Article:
The official blog of the Lung Institute.

Improving Emphysema Disease Management

Improving Emphysema Disease Management

The first step is to be informed.

Contrary to popular belief, emphysema isn’t a standalone disease itself, but (along with chronic bronchitis) it is a description of lung changes that occur within the larger category of chronic obstructive pulmonary disease (COPD). Emphysema is characterized by damaged air sacs or alveoli within the lungs, which makes it difficult for the body to get the necessary oxygen to function properly. Simply put, if COPD was on a scale, chronic bronchitis would be at one end, and emphysema would be on the other.

With your health in mind, the Lung Institute is here to break down the key essentials to Improving Emphysema Disease Management, to allow you to live better and breathe easier.

Start with the Diagnosis

If you’ve experienced difficulty breathing (shortness of breath during routine activities), it may be time to go to the doctor to find out what’s wrong. A doctor or pulmonologist will be able to evaluate your condition, your stage, as well as provide some insight into the some of the causes of the disease, while offering suggestions to improve the quality of life.

Stay on Top of It

Although symptoms of emphysema may seem only slight inconveniences at first, it’s important to live a lifestyle that mitigates the rise of symptoms as much possible. To avoid later hospital admissions, poor quality of life and the need for supplemental oxygen, check your vitals often and know when it’s time to see a professional if you see a significant decline in your pulmonary function.

Improving Emphysema Disease Management

Quit Smoking

As we’ve mentioned before, smoking is among the worst—yet preventable—health choices you can make. Damaging your lungs, brain and body as soon as you take your first puff, it is critical to stop this activity immediately in order to avoid making the symptoms of emphysema even worse.

Keep Your Environment Clean

Airborne pollutants, chemicals and pollen can be harmful to those living with emphysema. The quality of the air we breathe is incredibly important to the health of our lungs. As the lungs are the only internal organ exposed to outside air, avoid harmful materials and gases such as smoke or dust to keep these crucial organs clear and unobstructed.

A Good Body is a Healthy One

Perhaps the most important element of emphysema disease management is maintaining one’s health. Through diet, nutrition and regular exercise, it’s possible to increase one’s quality of life by providing the body with more natural energy and exercise. A secondary aspect of keeping a healthy body is to regularly get immunizations to common flu and infectious viruses. Unfortunately, complications of illnesses such as the flu and pneumonia are common in those with a respiratory illness. To avoid this, remember to stay up-to-date on your shots and immunizations.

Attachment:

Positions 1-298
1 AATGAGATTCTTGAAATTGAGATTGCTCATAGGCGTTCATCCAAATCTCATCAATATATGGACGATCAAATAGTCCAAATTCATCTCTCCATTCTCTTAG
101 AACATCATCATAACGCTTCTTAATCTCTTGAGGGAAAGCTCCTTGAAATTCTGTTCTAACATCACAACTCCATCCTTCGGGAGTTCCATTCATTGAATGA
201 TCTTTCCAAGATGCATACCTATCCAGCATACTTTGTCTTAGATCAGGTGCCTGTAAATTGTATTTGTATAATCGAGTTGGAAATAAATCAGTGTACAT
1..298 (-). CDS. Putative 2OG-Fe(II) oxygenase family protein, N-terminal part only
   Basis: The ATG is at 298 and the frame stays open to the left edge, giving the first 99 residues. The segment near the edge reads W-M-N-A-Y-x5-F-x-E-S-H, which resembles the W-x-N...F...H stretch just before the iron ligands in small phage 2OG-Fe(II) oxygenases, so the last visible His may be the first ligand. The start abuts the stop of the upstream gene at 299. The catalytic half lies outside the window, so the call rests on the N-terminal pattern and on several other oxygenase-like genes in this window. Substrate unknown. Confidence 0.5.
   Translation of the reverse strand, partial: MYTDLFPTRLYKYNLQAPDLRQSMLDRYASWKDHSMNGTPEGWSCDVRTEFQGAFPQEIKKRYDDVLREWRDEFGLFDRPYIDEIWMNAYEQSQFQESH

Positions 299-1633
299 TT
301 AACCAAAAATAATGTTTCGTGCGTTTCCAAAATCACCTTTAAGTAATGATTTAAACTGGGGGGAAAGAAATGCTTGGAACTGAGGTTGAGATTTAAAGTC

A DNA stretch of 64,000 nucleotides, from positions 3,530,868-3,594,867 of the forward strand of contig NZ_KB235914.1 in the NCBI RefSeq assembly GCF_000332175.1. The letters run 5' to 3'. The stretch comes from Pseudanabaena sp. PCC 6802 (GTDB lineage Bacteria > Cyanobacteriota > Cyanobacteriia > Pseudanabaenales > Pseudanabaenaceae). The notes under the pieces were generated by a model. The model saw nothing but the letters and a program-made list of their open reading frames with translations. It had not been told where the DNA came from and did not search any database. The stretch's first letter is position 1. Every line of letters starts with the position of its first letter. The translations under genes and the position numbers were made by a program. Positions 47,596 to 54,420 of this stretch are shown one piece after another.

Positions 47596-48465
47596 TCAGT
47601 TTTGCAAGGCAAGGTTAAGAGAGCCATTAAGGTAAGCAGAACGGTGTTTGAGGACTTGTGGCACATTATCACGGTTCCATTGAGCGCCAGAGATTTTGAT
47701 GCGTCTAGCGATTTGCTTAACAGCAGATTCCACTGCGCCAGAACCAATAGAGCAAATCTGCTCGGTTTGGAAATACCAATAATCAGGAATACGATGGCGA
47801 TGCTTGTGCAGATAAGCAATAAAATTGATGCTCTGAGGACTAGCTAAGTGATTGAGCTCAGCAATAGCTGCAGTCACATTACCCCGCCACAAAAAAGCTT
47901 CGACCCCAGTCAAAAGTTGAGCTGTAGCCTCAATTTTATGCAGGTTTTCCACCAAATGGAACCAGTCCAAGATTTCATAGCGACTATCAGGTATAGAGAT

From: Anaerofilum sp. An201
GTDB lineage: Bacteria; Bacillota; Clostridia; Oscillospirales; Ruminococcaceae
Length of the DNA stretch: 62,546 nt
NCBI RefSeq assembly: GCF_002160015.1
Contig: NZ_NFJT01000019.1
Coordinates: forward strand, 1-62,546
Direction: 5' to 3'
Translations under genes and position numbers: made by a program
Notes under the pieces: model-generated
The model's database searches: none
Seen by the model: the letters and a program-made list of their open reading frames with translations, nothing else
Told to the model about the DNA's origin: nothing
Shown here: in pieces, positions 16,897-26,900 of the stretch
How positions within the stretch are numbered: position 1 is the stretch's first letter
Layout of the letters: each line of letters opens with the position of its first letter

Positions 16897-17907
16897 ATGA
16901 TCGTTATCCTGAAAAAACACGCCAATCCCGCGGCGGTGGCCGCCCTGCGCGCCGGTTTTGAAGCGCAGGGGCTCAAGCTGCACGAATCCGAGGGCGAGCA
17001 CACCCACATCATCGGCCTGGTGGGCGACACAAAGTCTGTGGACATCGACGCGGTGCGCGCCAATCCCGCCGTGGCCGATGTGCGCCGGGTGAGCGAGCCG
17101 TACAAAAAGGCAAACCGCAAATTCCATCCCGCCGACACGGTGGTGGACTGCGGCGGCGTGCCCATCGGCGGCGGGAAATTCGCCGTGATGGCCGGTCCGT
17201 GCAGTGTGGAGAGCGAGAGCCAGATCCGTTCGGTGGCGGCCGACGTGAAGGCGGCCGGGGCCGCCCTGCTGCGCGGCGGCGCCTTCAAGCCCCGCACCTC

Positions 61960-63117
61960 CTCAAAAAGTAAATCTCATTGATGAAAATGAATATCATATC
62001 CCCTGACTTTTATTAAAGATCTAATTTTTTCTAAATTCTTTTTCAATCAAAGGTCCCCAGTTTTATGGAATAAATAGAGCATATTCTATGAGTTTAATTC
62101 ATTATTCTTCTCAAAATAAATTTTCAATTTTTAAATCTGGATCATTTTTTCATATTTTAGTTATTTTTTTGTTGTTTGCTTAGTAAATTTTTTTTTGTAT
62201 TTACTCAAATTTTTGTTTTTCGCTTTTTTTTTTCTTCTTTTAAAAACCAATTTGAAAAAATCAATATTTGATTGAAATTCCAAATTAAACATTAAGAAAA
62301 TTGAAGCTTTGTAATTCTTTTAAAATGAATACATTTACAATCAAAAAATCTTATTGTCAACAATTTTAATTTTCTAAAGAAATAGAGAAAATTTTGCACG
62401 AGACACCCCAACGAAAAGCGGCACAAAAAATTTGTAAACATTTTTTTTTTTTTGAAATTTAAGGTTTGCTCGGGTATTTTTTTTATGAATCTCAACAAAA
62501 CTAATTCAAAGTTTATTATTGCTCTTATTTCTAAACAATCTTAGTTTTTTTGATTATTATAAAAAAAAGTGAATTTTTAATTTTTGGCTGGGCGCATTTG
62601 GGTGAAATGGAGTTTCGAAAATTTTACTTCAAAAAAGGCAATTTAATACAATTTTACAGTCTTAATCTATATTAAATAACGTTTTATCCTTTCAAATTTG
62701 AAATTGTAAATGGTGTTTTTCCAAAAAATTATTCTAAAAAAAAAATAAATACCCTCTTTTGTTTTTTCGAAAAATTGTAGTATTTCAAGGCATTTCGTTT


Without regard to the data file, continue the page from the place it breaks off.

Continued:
Emphysema can be a devastating disease if left untreated, and time can be a factor in any decision. If you’re looking to take a more proactive approach to your health, it may be time to consider stem cell therapy. If you or a loved one suffers from a chronic disease like COPD, emphysema, pneumoconiosis or other symptoms of lung disease, the Lung Institute may be able to help with a variety of adult stem cell treatment options. Wondering how stem cell therapy works? Or where is the Lung Institute? Contact us at (800) 729-3065 today for more info and to find out if you qualify for stem cell therapy.

Interested in Improving Emphysema Disease Management? Share your thoughts and comments below.

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* All treatments performed at Lung Institute utilize autologous stem cells, meaning those derived from a patient's own body. No fetal or embryonic stem cells are utilized in Lung Institute's procedures. Lung Institute aims to improve patients' quality of life and help them breathe easier through the use of autologous stem cell therapy. To learn more about how stem cells work for lung disease, click here.

All claims made regarding the efficacy of Lung Institute's treatments as they pertain to pulmonary conditions are based solely on anecdotal support collected by Lung Institute. Individual conditions, treatment and outcomes may vary and are not necessarily indicative of future results. Testimonial participation is voluntary. Lung Institute does not pay for or script patient testimonials.

Under current FDA guidelines and regulations 1271.10 and 1271.15, the Lung Institute complies with all necessary requirements for operation. Any individual who accesses Lung Institute's website for information is encouraged to speak with his or her primary physician for treatment suggestions and conclusive evidence. All information on this site should be used for educational and informational use only.